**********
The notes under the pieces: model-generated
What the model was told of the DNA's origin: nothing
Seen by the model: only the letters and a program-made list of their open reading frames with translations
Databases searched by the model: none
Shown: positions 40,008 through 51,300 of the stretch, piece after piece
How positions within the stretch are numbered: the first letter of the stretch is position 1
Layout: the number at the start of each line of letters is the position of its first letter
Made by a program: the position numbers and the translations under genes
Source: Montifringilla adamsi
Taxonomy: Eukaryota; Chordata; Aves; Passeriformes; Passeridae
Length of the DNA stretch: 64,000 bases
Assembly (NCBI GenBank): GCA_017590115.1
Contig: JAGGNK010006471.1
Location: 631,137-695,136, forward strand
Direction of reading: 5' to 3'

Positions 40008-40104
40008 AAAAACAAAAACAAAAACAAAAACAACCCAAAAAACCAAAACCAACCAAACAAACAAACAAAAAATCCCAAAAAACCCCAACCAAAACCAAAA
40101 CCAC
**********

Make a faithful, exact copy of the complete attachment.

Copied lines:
The notes under the pieces: model-generated
What the model was told of the DNA's origin: nothing
Seen by the model: only the letters and a program-made list of their open reading frames with translations
Databases searched by the model: none
Shown: positions 40,008 through 51,300 of the stretch, piece after piece
How positions within the stretch are numbered: the first letter of the stretch is position 1
Layout: the number at the start of each line of letters is the position of its first letter
Made by a program: the position numbers and the translations under genes
Source: Montifringilla adamsi
Taxonomy: Eukaryota; Chordata; Aves; Passeriformes; Passeridae
Length of the DNA stretch: 64,000 bases
Assembly (NCBI GenBank): GCA_017590115.1
Contig: JAGGNK010006471.1
Location: 631,137-695,136, forward strand
Direction of reading: 5' to 3'

Positions 40008-40104
40008 AAAAACAAAAACAAAAACAAAAACAACCCAAAAAACCAAAACCAACCAAACAAACAAACAAAAAATCCCAAAAAACCCCAACCAAAACCAAAA
40101 CCAC